“With the new law, it’s time for a change,” said Adamson.

Read full article, and watch the video on KSL!

Unsold beer from state liquor stores gets turned into natural gas

SALT LAKE CITY — The Utah Department of Alcoholic Beverage Control destroyed a lot of beer Friday — in the name of obeying the law.

But all this beer from state liquor stores that used to be too strong for grocery stores isn’t just going down the drain. It’s being turned into methane gas and sold, while the glass and cardboard are recycled.

Wasatch Resource Recovery doesn’t just take in beer — they take in about 500 tons of food every day. So even destroying a whole state’s worth of old beer, to them, is nothing.

The DABC had to get rid of the beer because selling it would be illegal — the government is not allowed to compete with private businesses like grocery stores that now sell stronger beer.

Watch the video here on Fox13!

Digesting Thanksgiving Leftovers: One Utah Facility Turning Food Waste Into Energy

It’s nearly Thanksgiving, which means extra food — and extra food waste. But one man’s garbage is another’s renewable energy.

Wasatch Resource Recovery in North Salt Lake, Utah, is already taking in more than 350 tons of food waste every day, and it’s only at half capacity. While it started taking some food in February 2019, Morgan Bowerman said that the last few pieces of the facility will be in place in the next few weeks and the facility will be ready to take on more waste — and produce more natural gas.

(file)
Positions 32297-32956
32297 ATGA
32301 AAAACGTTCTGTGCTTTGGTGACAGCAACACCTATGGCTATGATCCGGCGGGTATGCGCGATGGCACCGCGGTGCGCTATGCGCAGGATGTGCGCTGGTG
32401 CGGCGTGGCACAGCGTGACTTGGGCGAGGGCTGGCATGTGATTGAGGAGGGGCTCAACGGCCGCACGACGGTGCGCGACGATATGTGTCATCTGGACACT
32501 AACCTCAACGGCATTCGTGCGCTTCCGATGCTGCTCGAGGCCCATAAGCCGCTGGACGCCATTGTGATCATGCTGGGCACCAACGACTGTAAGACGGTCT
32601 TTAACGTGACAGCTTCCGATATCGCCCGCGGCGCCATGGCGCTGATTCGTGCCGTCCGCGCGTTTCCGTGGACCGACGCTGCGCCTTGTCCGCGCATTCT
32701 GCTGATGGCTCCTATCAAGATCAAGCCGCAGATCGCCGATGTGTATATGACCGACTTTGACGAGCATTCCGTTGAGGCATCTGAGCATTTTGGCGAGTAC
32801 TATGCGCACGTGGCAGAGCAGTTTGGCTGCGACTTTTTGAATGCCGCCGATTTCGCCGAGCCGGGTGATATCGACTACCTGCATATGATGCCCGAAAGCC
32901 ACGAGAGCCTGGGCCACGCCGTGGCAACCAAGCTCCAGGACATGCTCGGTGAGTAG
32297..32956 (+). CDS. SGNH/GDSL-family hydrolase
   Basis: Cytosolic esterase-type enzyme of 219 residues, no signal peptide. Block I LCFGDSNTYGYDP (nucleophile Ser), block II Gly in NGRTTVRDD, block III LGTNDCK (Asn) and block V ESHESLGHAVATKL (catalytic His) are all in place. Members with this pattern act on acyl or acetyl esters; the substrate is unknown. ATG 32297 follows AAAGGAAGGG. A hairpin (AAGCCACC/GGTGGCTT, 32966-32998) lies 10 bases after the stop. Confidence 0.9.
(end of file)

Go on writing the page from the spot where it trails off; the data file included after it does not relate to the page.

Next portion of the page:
Bowerman is the sustainability and resource recovery manager at the facility, and she said Wasatch Resource Recovery ’s anaerobic digesters work using microbes.

Listen here on NPR!

How this North Salt Lake plant will turn table scraps into natural gas

NORTH SALT LAKE — It is the only one of its kind in Utah, or the West for that matter, and it quietly occupies a patch of land in North Salt Lake, gobbling up the food waste from yogurt manufacturers, used restaurant oil, bad batches of beer, soda pop and discarded produce from grocery stores.

“What we did is build a synthetic animal out here,” said Morgan Bowerman, sustainability manager for Wasatch Resource Recovery.

Food waste is the largest waste stream in the United States, with an estimated 40% of the food produced in the country ending up never consumed.

Read the full Deseret News article here!